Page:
# Thread: Probability help

1. ## Probability help

Hi

Please find the question attached

I did attempt the question, thinking it was binomially distributed with a probability of theta.

For probability of 0, i thought it would be $\displaystyle {{3}\choose{0}}\theta^{0}1-\theta^{3}$

But this doesn't match the correct show that answer given in the question.

2. ## Re: Probability help

$P[0] = P[!B!C] = (1-\theta)^2$

$P[1] = P[B!C \to B!C] + P[!BC \to !B C] = [\theta(1-\theta)](1-\theta) + [\theta(1-\theta)](1-\theta) = 2\theta (1-\theta)^2$

$P[2] = P[BC] + P[B!C \to BC] + P[!BC \to BC] = \theta^2 + [\theta(1-\theta)]\theta + [\theta(1-\theta)]\theta = \theta^2(1 + 2(1-\theta)) = \theta^2(3-2\theta)$

3. ## Re: Probability help

Thank you so much for your help, much appreciated

Can you please explain, why the P(A) isn't included in any of your calculations above?

4. ## Re: Probability help

Originally Posted by cooltowns
Thank you so much for your help, much appreciated

Can you please explain, why the P(A) isn't included in any of your calculations above?
the whole problem is predicated upon $A$ getting sick. $P[A]=1$

when they refer to $P[0]$ they mean that neither $B$ nor $C$ got sick.

this is why they don't ask for $P[3]$, they are just interested in $B$ and $C$

5. ## Re: Probability help

Originally Posted by romsek
$P[0] = P[!B!C] = (1-\theta)^2$
$P[1] = P[B!C \to B!C] + P[!BC \to !B C] = [\theta(1-\theta)](1-\theta) + [\theta(1-\theta)](1-\theta) = 2\theta (1-\theta)^2$
$P[2] = P[BC] + P[B!C \to BC] + P[!BC \to BC] = \theta^2 + [\theta(1-\theta)]\theta + [\theta(1-\theta)]\theta = \theta^2(1 + 2(1-\theta)) = \theta^2(3-2\theta)$
Please explain the unusual notation.
I guess that !B means not B. But what does $\to$ mean? In mathematics it usually means to as in mapping.
Because probability is taught using set notation, shouldn't we try to use notation student understand?
Even though I have written text material on and taught probability thirty years, I have no idea what "$P[2] = P[BC] + P[B!C \to BC] + P[!BC \to BC] = \theta^2 + [\theta(1-\theta)]\theta + [\theta(1-\theta)]\theta = \theta^2(1 + 2(1-\theta)) = \theta^2(3-2\theta)$" means.

6. ## Re: Probability help

Originally Posted by Plato
Please explain the unusual notation.
I guess that !B means not B. But what does $\to$ mean? In mathematics it usually means to as in mapping.
Because probability is taught using set notation, shouldn't we try to use notation student understand?
Even though I have written text material on and taught probability thirty years, I have no idea what "$P[2] = P[BC] + P[B!C \to BC] + P[!BC \to BC] = \theta^2 + [\theta(1-\theta)]\theta + [\theta(1-\theta)]\theta = \theta^2(1 + 2(1-\theta)) = \theta^2(3-2\theta)$" means.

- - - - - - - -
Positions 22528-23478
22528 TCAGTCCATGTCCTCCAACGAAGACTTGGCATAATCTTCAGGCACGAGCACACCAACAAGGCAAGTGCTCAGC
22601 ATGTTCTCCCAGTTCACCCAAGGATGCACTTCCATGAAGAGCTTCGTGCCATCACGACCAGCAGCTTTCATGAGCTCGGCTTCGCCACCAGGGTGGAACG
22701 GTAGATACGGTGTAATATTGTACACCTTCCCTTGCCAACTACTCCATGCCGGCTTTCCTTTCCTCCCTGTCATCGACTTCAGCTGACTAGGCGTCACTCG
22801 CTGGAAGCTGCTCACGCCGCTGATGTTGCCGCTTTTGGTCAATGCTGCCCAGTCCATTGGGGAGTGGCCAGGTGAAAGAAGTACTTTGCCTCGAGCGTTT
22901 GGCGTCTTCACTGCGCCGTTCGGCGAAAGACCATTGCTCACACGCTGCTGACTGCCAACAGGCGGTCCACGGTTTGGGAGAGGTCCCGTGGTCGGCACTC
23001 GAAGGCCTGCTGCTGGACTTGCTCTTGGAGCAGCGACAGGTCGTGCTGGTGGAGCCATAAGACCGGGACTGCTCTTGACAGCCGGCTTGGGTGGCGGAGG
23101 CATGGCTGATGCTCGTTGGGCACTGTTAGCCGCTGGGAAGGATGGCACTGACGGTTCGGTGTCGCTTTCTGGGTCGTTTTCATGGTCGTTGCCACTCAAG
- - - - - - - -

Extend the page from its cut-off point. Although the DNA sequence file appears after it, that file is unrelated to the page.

if you read the problem it says that there is a 2nd stage of the experiment.

$!BC \to !BC$ and similar means that the first stage resulted in B healthy and C sick, and remained that way in the 2nd stage.

It's not customary notation but I feel it fit this problem nicely and the OP understood exactly what I meant.

And at the end of the day helping the OP is what this place is about.

7. ## Re: Probability help

Originally Posted by romsek
It's not customary notation but I feel it fit this problem nicely and the OP understood exactly what I meant. And at the end of the day helping the OP is what this place is about.
Well, I absolutely agree with that. But if the notation is not customary and then you do not explain its meaning, how does that help the OP.

If you do understand standard notation, then post the solution in readable form please. Maybe then it will help the OP to see what you have done.

8. ## Re: Probability help

Originally Posted by Plato
Well, I absolutely agree with that. But if the notation is not customary and then you do not explain its meaning, how does that help the OP.

If you do understand standard notation, then post the solution in readable form please. Maybe then it will help the OP to see what you have done.
Post #3. OP Had no issues with my answer.

9. ## Re: Probability help

Originally Posted by romsek
Post #3. OP Had no issues with my answer.
Originally Posted by cooltowns
Thank you so much for your help, much appreciated
Can you please explain, why the P(A) isn't included in any of your calculations above?
@cooltowns,
Did you really understand the notations in post #2?

10. ## Re: Probability help

Originally Posted by Plato
@cooltowns,
Did you really understand the notations in post #2?
is it really so difficult to interpret

"Thank you so much for your help, much appreciated "

cooltowns is long gone having had his or her question answered.

11. ## Re: Probability help

romsek, thank you for your explanation about probability of A. Thank you for your help

@Plato, normally when it comes to probability I don't really see the ! notation. I've only see ! in factorials. However, I did understand what Romsek was talking about and !B meant that B was healthy (not sick).

Thanks guys